For the first time, a study shows that a drug used to treat HIV infection also can help prevent it when taken before and after risky sex by gay men.
The results offer hope of a more appealing way to help prevent the disease beyond taking daily pills and using condoms, although those methods are still considered best.
The study, done in France and Canada, is the first to test “on demand” use of Truvada, a pill combining two AIDS drugs, by people planning to have risky sex. The uninfected men who took it were 86 percent less likely to get HIV compared to men given dummy pills.
“That impressed me,” Dr. Scott Hammer said of the size of the benefit. He is an AIDS specialist at Columbia University in New York and heads the Retrovirus Conference going on in Seattle, where the results were discussed Tuesday.
Daily Truvada pills are used now to prevent HIV infection in people at high risk for it, and studies show the drug helps even when some doses are skipped. Health officials have been leery of billing it as a “chemical condom” out of fear that people will not use the best prevention methods, but many won’t use condoms all the time or take daily pills.
The study of Gilead Science’s Truvada was led by the French national HIV research agency.
Men were given fake or real Truvada and told to take two pills from two to 24 hours before sex, a third pill 24 hours later, and a fourth pill 48 hours after the first dose. The men also were given condoms and disease prevention counseling.
The study was stopped early, in November, after 400 men were enrolled and researchers saw that the drug was working; there were two new HIV infections among those on Truvada and 14 in those on dummy pills. The two infections in the Truvada group were in men who stopped using the pills after more than a year in the study.
The drug was safe, but nausea and diarrhea were more frequent among men who used it. Only one stopped using it because of side effects.
A second study presented at the conference by the U.K. Medical Research Council found that daily use of Truvada cut the risk of infection by 86 percent in a “real world” test of gay men aware they were taking Truvada for HIV prevention.
Researchers assigned 545 gay men to get Truvada right away or a year later. The study was stopped in October after HIV infections occurred in only three men given Truvada but in 19 of those assigned to get it after a year.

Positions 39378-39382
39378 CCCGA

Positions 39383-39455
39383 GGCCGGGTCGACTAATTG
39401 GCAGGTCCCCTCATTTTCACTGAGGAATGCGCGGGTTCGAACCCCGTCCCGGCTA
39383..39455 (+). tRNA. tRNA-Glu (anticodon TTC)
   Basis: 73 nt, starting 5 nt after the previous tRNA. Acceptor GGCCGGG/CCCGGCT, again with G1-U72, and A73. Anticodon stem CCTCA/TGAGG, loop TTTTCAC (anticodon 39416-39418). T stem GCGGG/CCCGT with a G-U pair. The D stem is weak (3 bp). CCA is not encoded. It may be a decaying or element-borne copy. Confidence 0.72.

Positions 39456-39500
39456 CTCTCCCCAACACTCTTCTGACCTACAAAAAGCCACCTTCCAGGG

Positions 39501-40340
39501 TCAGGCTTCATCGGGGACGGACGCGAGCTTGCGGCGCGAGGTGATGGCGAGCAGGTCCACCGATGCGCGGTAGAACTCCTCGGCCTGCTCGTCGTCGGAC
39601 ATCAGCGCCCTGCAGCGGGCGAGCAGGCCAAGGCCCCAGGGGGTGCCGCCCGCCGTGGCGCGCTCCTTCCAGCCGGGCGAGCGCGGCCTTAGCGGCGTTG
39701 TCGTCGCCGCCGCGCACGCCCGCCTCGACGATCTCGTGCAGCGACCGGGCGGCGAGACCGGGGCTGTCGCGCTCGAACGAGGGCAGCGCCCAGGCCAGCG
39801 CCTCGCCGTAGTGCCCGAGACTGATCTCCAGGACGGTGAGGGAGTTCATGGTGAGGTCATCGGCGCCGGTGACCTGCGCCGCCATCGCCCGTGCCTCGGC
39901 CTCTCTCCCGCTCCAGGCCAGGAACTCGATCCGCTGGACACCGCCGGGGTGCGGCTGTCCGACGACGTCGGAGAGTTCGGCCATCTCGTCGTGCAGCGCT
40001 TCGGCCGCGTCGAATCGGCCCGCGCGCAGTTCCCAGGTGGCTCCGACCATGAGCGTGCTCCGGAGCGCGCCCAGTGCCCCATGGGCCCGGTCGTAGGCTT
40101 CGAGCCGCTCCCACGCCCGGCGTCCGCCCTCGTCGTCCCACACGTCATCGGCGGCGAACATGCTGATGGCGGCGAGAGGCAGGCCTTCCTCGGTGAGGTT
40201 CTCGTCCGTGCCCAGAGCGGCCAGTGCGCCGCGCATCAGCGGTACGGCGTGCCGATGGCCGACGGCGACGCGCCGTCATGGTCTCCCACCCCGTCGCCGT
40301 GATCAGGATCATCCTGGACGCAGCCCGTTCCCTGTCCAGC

As in the French study, rates of other sexually spread diseases were similar in both groups, leading researchers to conclude that use of the prevention pills was not increasing risky behavior.
Since available data suggest that men in this study were taking PrEP an average of three to four days per week, CDC cautions that researchers do not yet know if this regimen will work among MSM who have sex less frequently and would therefore be taking PrEP less often.
It is not known whether the regimen will work if taken only a few hours or days before sex, without any buildup of the drug from prior use. Studies suggest that it may take days, depending on the type of sexual exposure, for the active drug in PrEP to build up to an optimal level for preventing HIV infection.
We applaud ongoing efforts like IPERGAY to identify PrEP dosing strategies that may be more acceptable than oral daily dosing for some individuals at risk, and could potentially lower costs. In addition, researchers are working to identify alternative delivery vehicles, including injectable PrEP and insertable products such as a vaginal ring. These are exciting avenues for research.
We encourage people at substantial risk for HIV infection to take steps to reduce their risk, including speaking with their doctor about PrEP. Daily, oral PrEP is recommended by CDC as an option for men who have sex with men, heterosexual men and women, and injection drug users.”